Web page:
Ships have been rare, especially since the end of the days of sail. Until recently their visits were often many months and sometimes years apart. Ever since the founding of the colony in 1816‑17, settlers have longingly scanned the horizon.
Never for a moment in their lives, before their evacuation in 1961, had most of the 264 islanders been out of earshot of the huge waves crashing against the •hundred-foot cliff above the beach. Never had they been far from the salt string of spray and the reek of kelp. Their sixty‑odd stone cottages cling like seabirds' nests to the windy lava shelf at the foot of the volcano: a rolling plateau •about five miles long and two miles wide, squeezed between the mountain and the ocean. Sometimes the winter gales last a fortnight. Even some of the thick low cabins have been blown down from around the great fireplaces where the families keep warm, cooking their fish and potatoes, knitting the white wool stockings and shaping the oxhide moccasins, telling gossipy stories and singing the old songs of the sea.
There have been explorers, sealers, whalers, pirates, adventurers, deserters, traders, sailors from men‑o'‑war and privateers, marooned men, perhaps a murderer whose buried treasure may now lie for ever under the new lava. But most of the islanders are descended from castaways, who in turn have cared for the later castaways buffeted ashore after them.
It was fated that their descendants were to become castaways from the land rather than the sea.
Not even the foreign geologists had supposed that the Tristan volcano would ever come to life. The archipelago lies on a submarine ridge which divides the Atlantic longitudinally with many volcanoes.a Some are active as in Iceland; some dormant as in the Azores; others extinct, like Ascension and St. Helena, and — it was assumed for centuries — Tristan da Cunha. Scientists estimated that the last eruption took place some 2,500 years ago. Then the Royal Society's geological expedition ventured on to Tristan in 1962 to investigate the fresh activity, and determined that the last flow must have occurred only between two hundred and three hundred years before.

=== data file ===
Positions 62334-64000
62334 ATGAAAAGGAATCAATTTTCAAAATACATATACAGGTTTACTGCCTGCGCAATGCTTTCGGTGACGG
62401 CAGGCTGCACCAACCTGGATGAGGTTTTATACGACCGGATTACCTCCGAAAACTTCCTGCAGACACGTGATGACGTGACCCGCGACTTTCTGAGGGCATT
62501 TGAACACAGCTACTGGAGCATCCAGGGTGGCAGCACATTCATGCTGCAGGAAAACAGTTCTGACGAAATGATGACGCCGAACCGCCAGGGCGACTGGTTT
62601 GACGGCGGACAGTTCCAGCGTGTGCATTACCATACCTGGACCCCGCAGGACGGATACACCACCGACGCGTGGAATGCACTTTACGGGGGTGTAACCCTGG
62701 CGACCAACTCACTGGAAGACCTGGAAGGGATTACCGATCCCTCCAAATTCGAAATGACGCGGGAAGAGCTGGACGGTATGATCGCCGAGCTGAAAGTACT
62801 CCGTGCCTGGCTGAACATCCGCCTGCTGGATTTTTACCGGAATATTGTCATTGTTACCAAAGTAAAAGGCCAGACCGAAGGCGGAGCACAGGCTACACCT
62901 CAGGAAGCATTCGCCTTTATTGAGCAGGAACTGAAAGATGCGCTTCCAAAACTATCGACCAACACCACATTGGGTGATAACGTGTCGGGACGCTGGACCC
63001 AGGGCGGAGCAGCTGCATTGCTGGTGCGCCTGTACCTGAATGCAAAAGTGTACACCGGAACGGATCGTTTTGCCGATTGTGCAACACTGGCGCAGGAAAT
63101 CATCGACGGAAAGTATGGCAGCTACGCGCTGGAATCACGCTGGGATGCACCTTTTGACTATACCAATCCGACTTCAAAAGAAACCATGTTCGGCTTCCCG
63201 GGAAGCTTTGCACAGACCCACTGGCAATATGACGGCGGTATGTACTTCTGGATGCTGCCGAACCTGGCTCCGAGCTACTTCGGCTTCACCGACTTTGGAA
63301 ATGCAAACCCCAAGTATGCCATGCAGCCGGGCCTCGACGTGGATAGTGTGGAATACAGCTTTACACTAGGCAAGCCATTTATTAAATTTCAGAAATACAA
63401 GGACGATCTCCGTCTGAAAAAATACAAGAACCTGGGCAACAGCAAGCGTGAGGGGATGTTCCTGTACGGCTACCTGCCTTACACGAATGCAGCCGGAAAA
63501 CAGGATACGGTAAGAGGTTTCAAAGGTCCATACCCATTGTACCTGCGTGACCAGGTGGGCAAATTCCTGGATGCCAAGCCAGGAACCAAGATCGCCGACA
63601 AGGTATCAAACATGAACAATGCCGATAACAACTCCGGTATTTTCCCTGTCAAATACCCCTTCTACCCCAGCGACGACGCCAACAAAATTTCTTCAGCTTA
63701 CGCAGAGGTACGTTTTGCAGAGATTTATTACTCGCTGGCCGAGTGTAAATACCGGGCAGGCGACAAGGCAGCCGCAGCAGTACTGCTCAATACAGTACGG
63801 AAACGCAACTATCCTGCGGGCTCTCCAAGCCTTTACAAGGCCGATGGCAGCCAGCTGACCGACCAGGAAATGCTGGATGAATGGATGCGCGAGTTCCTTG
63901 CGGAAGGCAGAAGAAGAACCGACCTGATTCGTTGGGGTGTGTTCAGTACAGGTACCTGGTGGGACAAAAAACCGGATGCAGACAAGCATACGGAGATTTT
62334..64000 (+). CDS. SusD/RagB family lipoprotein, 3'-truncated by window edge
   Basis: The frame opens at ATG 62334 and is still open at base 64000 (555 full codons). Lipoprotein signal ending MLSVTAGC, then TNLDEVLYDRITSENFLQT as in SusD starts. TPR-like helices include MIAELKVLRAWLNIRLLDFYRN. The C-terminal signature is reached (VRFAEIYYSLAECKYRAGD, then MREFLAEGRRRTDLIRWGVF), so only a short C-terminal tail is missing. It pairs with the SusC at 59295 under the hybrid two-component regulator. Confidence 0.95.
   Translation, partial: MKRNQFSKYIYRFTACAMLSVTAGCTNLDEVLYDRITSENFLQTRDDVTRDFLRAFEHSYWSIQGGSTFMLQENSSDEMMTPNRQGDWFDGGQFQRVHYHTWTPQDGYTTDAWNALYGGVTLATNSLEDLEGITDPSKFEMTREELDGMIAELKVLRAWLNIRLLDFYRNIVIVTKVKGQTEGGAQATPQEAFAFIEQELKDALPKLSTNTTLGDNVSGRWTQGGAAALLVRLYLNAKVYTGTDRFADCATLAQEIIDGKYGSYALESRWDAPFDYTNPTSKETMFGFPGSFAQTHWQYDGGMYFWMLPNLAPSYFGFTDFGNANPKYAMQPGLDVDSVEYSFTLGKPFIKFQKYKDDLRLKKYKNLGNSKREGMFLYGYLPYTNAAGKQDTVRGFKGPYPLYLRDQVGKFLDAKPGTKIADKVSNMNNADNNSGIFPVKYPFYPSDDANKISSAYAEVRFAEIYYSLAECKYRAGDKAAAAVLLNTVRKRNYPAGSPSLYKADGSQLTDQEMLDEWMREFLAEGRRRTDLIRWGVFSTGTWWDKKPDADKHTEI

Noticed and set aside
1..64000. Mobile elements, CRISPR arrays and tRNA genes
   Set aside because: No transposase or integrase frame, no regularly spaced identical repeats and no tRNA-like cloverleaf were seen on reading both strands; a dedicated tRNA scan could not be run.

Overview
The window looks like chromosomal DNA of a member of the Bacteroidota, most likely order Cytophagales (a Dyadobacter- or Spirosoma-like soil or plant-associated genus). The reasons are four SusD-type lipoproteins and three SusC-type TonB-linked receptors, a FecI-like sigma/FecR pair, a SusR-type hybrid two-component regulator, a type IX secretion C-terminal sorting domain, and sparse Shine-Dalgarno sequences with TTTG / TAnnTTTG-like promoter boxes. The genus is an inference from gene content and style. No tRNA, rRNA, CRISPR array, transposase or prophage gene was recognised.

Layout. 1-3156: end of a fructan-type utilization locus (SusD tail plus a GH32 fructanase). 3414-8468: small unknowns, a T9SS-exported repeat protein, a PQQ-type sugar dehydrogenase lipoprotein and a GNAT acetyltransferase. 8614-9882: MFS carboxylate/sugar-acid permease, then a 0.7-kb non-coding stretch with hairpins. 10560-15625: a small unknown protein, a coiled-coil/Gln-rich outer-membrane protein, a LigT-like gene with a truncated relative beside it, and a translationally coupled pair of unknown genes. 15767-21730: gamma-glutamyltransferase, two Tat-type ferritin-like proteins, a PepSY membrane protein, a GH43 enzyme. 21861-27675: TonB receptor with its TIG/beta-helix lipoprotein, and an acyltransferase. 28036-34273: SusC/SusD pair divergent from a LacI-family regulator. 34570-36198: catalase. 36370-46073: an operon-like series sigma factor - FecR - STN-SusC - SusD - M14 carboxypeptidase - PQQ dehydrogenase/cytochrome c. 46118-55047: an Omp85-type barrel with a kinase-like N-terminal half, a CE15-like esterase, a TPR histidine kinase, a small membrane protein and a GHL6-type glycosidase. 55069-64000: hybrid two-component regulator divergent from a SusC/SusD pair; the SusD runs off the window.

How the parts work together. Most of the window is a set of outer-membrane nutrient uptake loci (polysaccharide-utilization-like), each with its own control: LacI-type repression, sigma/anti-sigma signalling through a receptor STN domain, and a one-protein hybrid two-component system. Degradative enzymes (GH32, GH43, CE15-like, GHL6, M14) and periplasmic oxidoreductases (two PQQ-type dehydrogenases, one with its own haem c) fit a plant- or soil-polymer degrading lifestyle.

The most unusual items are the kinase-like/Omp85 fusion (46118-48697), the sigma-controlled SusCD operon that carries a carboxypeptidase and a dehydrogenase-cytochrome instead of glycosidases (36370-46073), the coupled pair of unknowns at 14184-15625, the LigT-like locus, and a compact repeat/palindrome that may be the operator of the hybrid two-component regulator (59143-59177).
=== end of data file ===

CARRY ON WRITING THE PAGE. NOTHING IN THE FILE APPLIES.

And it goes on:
p16 A number of old minor craters pit the landscape here and there — some, like the Ponds, blue-eyed with water. The island children and donkeys have long made a playground of a cluster of grass-grown cinder cones on the Settlement plain near the Potato Patches.
'These illustrate the fact,' wrote a missionary's wife in the 1920's, 'that at once Tristan must have been a centre of immense volcanic activity, and one of the hottest spots on earth. We were thankful that this was so only in prehistoric times.'
It seems characteristic that after hundreds of dormant years a new crater should have 'chosen' to erupt directly above the one tiny stretch where human beings could live and scratch a subsistence.
There were no aborigines on Tristan, and even the first few squatters did not appear until after 1800. Had there been any early tribes, they would doubtless have had a frightening mythology of the island gods.
The Christian colonists developed a stoic acceptance of merciless nature around them — not without minor superstitions of their own; many of the men were even afraid of going out in the dark. Tracing its history, it has seemed as if, from first to last, some malevolent force was trying to impede man's puny claims to plant a foot on the shore. Events have appeared to pile on the agonies like cheap fiction or the exaggerated plot of an opera. Through the centuries nearly every human challenge to share the unfriendly rock went wrong; until at last, the giant woke and tossed off the persistent little creatures.
For a year Tristan da Cunha was alone once more.
And yet —
'We will go back,' said the people, even in the hour of rescue, and over and over again, until it came true.
a Actually, Tristan da Cunha lies about 600 km east of the Mid-Atlantic Ridge. Like the volcanos of Hawaii, the island is an instance of a slowly-moving magma hot spot: for details see this page at The Tristan da Cunha Website.
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Page updated: 26 Oct 18